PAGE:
I can see you now that my face is falling off my own face to make room for yours so we can see eye to eye and hear the voice of our hands touching Bruxelles at night – Maryse Larivière, 2015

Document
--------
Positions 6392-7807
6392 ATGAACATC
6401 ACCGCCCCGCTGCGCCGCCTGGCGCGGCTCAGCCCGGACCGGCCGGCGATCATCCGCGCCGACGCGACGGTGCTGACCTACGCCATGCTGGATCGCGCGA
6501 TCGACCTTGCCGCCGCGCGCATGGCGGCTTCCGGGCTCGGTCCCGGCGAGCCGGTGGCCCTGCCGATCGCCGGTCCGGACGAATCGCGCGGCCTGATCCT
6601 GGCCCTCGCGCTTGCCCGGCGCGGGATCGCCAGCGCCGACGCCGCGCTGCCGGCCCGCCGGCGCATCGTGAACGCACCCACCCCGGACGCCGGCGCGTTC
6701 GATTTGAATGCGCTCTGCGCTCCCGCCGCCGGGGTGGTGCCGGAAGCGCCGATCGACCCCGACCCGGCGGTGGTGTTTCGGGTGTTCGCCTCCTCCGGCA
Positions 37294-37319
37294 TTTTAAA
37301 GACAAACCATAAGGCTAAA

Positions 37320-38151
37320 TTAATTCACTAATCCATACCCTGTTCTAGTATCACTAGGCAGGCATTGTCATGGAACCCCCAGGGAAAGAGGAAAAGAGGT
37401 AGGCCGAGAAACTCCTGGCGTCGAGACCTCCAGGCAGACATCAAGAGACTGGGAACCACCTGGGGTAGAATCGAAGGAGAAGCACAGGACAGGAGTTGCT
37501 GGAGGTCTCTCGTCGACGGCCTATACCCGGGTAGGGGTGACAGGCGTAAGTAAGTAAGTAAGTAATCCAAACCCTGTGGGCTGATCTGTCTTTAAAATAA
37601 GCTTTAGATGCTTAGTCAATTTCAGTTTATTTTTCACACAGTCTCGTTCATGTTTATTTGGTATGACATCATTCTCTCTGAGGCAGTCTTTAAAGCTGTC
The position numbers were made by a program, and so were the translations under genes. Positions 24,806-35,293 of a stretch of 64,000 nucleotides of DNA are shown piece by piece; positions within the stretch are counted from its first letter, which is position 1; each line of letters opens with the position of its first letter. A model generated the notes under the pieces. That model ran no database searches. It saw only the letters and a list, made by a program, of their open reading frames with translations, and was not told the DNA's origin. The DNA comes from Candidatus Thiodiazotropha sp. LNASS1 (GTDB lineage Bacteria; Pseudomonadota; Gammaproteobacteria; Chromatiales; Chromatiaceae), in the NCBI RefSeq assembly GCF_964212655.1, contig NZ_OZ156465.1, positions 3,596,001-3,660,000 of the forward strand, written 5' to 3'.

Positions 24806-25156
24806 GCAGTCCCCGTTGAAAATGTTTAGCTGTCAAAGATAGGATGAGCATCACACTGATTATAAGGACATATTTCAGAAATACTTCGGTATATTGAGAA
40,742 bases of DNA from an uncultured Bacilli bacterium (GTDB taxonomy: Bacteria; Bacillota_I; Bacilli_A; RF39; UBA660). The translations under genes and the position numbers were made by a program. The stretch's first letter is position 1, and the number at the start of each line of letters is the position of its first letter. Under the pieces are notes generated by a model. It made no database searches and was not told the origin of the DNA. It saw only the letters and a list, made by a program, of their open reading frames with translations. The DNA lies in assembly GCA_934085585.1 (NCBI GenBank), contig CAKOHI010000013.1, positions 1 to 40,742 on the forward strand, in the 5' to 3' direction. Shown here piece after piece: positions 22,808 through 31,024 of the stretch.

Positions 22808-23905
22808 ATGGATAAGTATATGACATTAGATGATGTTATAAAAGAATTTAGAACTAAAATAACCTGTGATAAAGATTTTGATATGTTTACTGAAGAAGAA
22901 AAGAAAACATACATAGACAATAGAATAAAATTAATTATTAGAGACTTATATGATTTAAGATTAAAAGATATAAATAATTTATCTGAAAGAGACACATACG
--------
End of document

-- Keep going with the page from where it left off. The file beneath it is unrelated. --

Produced in conjunction with an eponymously titled exhibition at Kunstverein Toronto (April–May 2015), Maryse Larivière’s Where Wild Flowers Grow is a decisively optimistic contemporary romantic trip. The book is a collection of poetry, prose, and discourse in which experimental, personal, and anecdotal forms of literary realism are used. Larivière’s approach to writing encourages multiple forms of reading. By treating text as both meaning maker and compositional tool, she ensures that Where Wild Flowers Grow is able to migrate back and forth between the worlds of the literary, theoretical, sculptural, and performative. The book’s twenty-five separate pieces of text are meant to be consumed more like movements in a symphony than chapters in a book. Some pieces are only three short lines long, others read like theatrical dialogue or personal anecdote, and still others are nothing more than brief statements printed near the top of an otherwise blank page. Where Wild Flowers Grow offers rare insight into the complexities of the artist’s innermost desires and provides readers with a physical sensation of reading. The book’s exterior silky matte finish is soft to the touch and there is a satisfying tactility to the weight of its heavy stock pages. Also including a series of minimalist gestural line drawings, the book is best experienced through an active letting go that allows rhythm, flow, and mood to merge with intellectual content.